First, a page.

The opinion of the court was delivered by: DUMBAULD
This case presents an interesting question with regard to jury trial, which may be worthy of appellate review.
Plaintiff, Alexander Condliff, was driver of a car in which his wife Fannie, also a plaintiff, was a passenger. Defendant, George K. Zucker, driver of the other car involved in the collision on the Pennsylvania Turnpike, brought in the husband plaintiff as a Third-Party defendant.
Plaintiff's car had stopped, due to slippery road conditions, and was struck by defendant's car, going in the same direction. There was conflict as to the position of plaintiff's car, whether it was entirely off the traveled portion of road or whether it was blocking both lanes.
With respect to husband plaintiff, the jury found for the defendant.
Upon inquiry, it developed that some of the jurors found that there was no negligence on the part of defendant, and others that there was contributory negligence on the part of the husband-plaintiff who was driving the car in which the wife-plaintiff was riding.
The jury were unanimous, however, in finding for defendant.
The question, therefore, is whether a verdict is valid which is agreed to by different jurors for different reasons.
We believe that respect for the jury as fact-finder under the Anglo-American system of jurisprudence requires that such a verdict he accepted as valid and dispositive of the case insofar as the husband-plaintiff is concerned.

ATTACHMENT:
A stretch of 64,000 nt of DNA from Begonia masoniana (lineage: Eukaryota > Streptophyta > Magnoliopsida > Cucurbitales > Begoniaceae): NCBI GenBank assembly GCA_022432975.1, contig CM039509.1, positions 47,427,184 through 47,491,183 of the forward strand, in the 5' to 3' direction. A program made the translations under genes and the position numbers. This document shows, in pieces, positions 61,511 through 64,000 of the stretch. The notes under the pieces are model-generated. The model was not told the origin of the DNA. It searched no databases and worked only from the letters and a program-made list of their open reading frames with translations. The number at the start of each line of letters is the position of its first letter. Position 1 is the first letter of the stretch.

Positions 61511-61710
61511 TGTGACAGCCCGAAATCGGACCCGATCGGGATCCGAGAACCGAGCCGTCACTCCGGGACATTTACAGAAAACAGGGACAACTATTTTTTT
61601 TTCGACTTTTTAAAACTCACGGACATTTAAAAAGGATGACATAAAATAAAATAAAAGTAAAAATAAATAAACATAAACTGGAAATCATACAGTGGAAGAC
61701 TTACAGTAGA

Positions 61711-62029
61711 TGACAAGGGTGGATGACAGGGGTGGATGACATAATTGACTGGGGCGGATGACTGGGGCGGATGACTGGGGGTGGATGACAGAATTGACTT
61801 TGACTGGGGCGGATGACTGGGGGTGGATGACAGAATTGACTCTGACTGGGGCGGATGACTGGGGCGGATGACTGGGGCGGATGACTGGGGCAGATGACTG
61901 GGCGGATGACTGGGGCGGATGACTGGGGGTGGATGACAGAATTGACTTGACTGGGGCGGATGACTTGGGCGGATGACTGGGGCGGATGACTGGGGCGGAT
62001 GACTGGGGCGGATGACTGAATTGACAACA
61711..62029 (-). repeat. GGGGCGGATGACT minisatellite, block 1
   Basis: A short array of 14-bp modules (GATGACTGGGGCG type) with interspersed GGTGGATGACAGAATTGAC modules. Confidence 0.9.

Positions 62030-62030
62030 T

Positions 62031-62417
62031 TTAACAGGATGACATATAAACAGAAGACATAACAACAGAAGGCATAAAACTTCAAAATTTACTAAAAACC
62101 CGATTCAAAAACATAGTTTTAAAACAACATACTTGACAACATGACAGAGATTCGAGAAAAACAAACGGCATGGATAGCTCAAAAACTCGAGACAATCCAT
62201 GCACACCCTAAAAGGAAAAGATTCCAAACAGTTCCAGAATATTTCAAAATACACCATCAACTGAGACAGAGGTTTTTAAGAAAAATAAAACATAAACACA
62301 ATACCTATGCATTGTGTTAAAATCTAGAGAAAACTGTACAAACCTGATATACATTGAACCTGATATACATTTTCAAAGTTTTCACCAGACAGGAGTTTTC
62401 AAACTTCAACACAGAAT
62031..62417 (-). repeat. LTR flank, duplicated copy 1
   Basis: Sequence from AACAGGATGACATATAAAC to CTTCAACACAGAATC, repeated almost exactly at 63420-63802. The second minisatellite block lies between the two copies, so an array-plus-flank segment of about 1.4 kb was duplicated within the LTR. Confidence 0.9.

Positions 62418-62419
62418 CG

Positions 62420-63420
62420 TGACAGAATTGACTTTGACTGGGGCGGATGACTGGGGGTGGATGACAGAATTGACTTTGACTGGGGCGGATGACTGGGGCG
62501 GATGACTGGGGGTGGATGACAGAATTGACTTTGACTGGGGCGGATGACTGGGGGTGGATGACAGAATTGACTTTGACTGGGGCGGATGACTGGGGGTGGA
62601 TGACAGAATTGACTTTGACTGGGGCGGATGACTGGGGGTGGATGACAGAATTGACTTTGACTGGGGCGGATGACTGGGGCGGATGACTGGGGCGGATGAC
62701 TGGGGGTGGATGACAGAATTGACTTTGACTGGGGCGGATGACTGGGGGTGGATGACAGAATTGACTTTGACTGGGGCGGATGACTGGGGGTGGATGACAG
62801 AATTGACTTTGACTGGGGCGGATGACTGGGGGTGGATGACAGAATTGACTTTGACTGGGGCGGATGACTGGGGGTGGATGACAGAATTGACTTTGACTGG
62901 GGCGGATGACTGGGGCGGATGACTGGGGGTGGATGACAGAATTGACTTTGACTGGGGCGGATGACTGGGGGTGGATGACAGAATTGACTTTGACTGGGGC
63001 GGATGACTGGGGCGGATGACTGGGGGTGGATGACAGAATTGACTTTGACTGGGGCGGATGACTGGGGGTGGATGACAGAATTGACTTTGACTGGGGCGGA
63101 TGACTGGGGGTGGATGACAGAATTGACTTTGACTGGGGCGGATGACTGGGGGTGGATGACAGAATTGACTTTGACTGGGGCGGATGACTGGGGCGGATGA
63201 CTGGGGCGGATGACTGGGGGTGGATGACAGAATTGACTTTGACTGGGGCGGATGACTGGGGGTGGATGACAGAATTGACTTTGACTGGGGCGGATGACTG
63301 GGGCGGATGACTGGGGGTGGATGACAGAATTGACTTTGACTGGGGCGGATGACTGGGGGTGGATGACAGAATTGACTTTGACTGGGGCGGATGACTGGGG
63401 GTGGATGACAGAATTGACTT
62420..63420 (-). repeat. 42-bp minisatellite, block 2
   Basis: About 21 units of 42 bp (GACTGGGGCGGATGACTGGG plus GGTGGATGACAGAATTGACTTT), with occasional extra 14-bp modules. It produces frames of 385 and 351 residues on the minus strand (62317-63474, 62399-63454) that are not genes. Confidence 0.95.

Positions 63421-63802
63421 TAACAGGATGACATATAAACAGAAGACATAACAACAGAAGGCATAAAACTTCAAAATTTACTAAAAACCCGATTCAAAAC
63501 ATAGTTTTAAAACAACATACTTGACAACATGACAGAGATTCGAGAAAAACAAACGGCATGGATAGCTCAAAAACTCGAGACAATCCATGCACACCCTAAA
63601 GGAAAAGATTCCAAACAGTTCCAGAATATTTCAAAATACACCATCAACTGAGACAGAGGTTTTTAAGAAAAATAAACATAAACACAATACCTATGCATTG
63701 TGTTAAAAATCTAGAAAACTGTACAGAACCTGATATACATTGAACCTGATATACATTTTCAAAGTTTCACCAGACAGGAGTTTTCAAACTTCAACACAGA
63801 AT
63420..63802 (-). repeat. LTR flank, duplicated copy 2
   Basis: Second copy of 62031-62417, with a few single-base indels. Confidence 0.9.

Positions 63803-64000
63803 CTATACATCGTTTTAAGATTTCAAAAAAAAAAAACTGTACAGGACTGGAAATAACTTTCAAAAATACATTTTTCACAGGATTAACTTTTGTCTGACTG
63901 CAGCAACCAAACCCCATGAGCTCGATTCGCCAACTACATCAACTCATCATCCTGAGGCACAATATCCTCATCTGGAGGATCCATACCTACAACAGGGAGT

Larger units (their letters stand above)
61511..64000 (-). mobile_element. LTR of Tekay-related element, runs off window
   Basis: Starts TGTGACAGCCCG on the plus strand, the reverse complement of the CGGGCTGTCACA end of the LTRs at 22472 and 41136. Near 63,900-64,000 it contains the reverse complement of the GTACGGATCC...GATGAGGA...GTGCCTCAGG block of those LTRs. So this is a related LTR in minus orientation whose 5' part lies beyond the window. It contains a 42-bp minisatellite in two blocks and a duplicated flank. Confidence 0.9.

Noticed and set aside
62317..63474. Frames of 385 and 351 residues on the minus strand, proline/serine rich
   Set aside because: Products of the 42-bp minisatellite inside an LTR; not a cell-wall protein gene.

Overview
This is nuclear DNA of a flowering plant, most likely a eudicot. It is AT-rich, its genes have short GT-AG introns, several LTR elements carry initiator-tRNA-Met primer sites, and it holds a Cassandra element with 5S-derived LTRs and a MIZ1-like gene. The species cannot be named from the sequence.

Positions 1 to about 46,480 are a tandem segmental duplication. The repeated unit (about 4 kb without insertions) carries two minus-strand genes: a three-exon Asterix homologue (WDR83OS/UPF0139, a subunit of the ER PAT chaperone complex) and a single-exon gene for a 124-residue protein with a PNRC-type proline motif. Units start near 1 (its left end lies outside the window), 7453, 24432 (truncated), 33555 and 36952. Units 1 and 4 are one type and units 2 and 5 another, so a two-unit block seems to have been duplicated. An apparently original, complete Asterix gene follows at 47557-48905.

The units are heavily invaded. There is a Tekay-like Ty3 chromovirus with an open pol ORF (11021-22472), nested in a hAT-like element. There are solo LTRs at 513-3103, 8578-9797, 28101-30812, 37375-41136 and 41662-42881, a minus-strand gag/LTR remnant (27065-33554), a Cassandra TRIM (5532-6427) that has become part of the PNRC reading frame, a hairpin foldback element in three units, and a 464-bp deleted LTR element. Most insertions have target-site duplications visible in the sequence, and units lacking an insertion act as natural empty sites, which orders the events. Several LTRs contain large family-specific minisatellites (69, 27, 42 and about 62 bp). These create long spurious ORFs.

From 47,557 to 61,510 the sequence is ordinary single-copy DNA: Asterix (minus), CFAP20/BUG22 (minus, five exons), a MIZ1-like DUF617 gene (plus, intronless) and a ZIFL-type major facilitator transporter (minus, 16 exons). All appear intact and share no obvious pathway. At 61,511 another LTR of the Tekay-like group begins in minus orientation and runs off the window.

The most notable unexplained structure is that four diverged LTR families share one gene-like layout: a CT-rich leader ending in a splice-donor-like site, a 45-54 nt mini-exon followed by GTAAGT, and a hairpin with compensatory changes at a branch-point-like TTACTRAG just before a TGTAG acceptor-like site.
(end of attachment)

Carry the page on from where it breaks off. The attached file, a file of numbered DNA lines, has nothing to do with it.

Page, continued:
A jury is not required to state reasons for the results it reaches. This is the teaching of the celebrated cases establishing the power of juries to bring in a general verdict in seditious libel cases. This thrilling chapter of the history of liberty is reviewed in Justice Jackson's opinion in Beauharnais v. Illinois, 343 U.S. 250, 295-297, 72 S. Ct. 725, 96 L. Ed. 919 (1952). See also Rex v. Shipley (Dean of St. Asaph's case) 21 Howell State Trials 847, 950-55, 1044 (1784); and Bushell's Case, 6 Howell State Trials 999 (1670).
Ordinarily a verdict might be agreed upon for twelve different reasons, and no one would know that each of the jurors had been impressed by different grounds for their ultimate conclusions.
In the case at bar, the inquiry was made because it seemed curious that the jury could agree with respect to one plaintiff but not the other. The diversity of reasons then came to light.
It seems that a jury should have the same freedom which the Supreme Court of the United States often exercises of reaching a result sustainable on different theories, none of which convinces a majority of the Court. For a good example, see National Mutual Ins. Co. v. Tidewater Transfer Co., 337 U.S. 582, 655, 69 S. Ct. 1173, 1200, 93 L. Ed. 1556 (1949) where the conclusion reached was the result of a combination of conflicting minorities among the members of the Court. As stated by Justice Frankfurter: "A substantial majority of the Court agrees that each of the two grounds urged in support of the attempt by Congress to extend diversity jurisdiction to cases involving citizens of the District of Columbia must be rejected -- but ...